Public Health Career Paths: EIS — The Physician

Public Health Career Paths: EIS — The Physician


We are here today with Dr. Ann
Schuchat who is a Rear Admiral in the United States
Public Health service. Dr. Schuchat you joined the
epidemic intelligence service program when you first
started out at CDC. This is also known
as the EIS program. What made you do that instead
of going to clinical practice? You know I was doing an
internal medicine residency and chief residency year in
New York City at the peak of the AIDS epidemic that
was emerging in the 1980s. And I loved taking
care of patients. I loved the excitement
of the hospital. I really didn’t know
what to do next. But I remembered during
medical school hearing about the EIS program
and it sounded like it might be something
exciting and different that I could do before going
back into clinical work, so it was really just maybe I’ll
try that for a little while. Well, when you came to CDC, what
program did you end up working with as an EIS officer? I was in infectious
diseases and I was assigned in what was then
called the meningitis and special pathogens branch
and we worked on a variety of bacteria that cause
meningitis like Listeria, Group B strep, pneumococcus,
meningococcus as well as unusual pathogen things that could cause toxic shock
syndrome, for instance. It sounds like a pretty
exciting area to land in. Looking back what do you
think the most interesting or exciting things you worked
on as an EIS officer was? Well the two really exciting
things that I got to do as an EIS officer were
work on projects that led to national policy change. One of them was studying
Listeriosis, which we now think of as a foodborne disease. In the late 1980s we knew it
could sometimes cause outbreaks that were foodborne, but
we really didn’t know about sporadic disease and
we did a study that proved that sporadic Listeriosis
was foodborne and that led to the U.S. Department of
Agriculture making a new policy that ready-to-eat
meats were not allowed to have Listeria in them. They had a new zero-tolerance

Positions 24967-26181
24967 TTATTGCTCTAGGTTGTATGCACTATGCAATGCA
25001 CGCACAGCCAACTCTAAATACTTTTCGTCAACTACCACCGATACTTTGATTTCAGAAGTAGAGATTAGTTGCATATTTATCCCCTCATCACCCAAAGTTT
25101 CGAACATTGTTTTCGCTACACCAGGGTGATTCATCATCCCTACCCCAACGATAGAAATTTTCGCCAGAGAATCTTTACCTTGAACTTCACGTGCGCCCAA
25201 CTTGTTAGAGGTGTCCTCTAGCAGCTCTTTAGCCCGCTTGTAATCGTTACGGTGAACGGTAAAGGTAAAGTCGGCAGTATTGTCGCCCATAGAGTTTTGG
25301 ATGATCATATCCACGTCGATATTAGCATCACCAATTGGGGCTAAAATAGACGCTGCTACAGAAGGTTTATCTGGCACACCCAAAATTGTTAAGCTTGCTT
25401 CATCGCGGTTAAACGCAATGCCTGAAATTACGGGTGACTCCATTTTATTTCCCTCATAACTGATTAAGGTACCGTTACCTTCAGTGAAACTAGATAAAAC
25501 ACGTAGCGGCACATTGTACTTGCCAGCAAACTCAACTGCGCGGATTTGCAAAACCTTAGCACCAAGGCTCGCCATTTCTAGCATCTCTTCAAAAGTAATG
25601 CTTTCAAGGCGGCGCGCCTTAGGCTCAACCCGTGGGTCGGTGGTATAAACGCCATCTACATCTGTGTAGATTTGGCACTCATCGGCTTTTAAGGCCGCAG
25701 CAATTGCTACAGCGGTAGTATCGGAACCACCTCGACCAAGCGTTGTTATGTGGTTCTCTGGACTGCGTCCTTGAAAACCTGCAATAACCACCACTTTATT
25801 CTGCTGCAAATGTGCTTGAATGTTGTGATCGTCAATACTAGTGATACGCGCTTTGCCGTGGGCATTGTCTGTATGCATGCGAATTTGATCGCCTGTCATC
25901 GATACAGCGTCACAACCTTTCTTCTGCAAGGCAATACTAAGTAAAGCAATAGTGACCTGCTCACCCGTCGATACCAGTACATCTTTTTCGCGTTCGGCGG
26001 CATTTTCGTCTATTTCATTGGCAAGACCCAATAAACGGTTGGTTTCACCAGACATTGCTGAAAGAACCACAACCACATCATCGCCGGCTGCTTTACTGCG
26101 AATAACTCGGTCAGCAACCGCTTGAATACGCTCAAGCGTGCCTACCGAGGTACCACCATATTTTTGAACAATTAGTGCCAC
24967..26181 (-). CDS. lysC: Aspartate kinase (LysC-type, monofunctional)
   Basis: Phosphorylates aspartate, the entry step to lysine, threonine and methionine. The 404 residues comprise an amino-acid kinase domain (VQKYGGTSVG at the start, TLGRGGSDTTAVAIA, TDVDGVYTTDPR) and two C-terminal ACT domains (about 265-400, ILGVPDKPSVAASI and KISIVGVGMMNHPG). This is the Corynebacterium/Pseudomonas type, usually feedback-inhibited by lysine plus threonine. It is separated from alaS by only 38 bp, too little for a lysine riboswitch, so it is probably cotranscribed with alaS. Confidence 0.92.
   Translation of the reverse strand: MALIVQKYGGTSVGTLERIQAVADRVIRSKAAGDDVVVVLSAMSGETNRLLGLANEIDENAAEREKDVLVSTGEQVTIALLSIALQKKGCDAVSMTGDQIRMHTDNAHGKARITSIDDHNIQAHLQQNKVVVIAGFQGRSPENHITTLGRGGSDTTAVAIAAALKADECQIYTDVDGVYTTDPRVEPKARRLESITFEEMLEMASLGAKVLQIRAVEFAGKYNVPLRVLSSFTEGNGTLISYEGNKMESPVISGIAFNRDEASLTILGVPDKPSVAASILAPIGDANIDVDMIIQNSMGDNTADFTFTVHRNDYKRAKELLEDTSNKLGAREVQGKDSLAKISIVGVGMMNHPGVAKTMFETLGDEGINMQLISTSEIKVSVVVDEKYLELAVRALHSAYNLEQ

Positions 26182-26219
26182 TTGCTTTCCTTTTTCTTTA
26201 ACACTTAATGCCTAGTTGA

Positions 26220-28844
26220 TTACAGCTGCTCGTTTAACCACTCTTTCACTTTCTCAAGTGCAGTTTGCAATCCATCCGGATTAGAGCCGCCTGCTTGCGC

policy because of a project
that we did. So it was pretty exciting to see
national policy change and then about a 30% reduction
in disease follow from the work that
we were doing. That is pretty amazing. I think that’s one of the
interesting things about working as an EIS officer is, is that
you can sometimes do real change in addition to just
solving the outbreak. You can actually make
a big difference. So, as an EIS officer
you worked on it sounds like domestic or
national issues. But you’re more well
known now for working on global health issues. How is the EIS program important
to the global community? You know EIS officers get really
terrific training in the basics of epidemiology, and we try
to capitalize on the passion, and enthusiasm, intelligence,
and their willingness to try almost anything. So we know as an EIS officer
I get to go to Costa Rica on an outbreak and really
help solve a mystery in a Children’s Hospital. But these days EIS officers are
critical in the Ebola response, and in many other
global emergencies. What words of advice
would you have for someone who’s
considering going into the EIS program
for their career? The EIS program is going to be
the best two years of your life. If you come to join EIS
key things to think of are to be positive, be an optimist. In public health are
always problems out there and what you’ll get to
do is help solve them. So having a good attitude
that’s upbeat will keep you and your colleagues going. Also have an open
mind and be curious. Follow that passion and
enthusiasm because EIS is really about learning the chance to
serve, but it’s also a chance for you to learn what
really excites you in the whole universe
of public health. Well, those are great words
to live by not only for EIS, but probably life as well. So, thank you so much
for joining us today. It’s been a real pleasure
and privilege to talk to you. Thank you.

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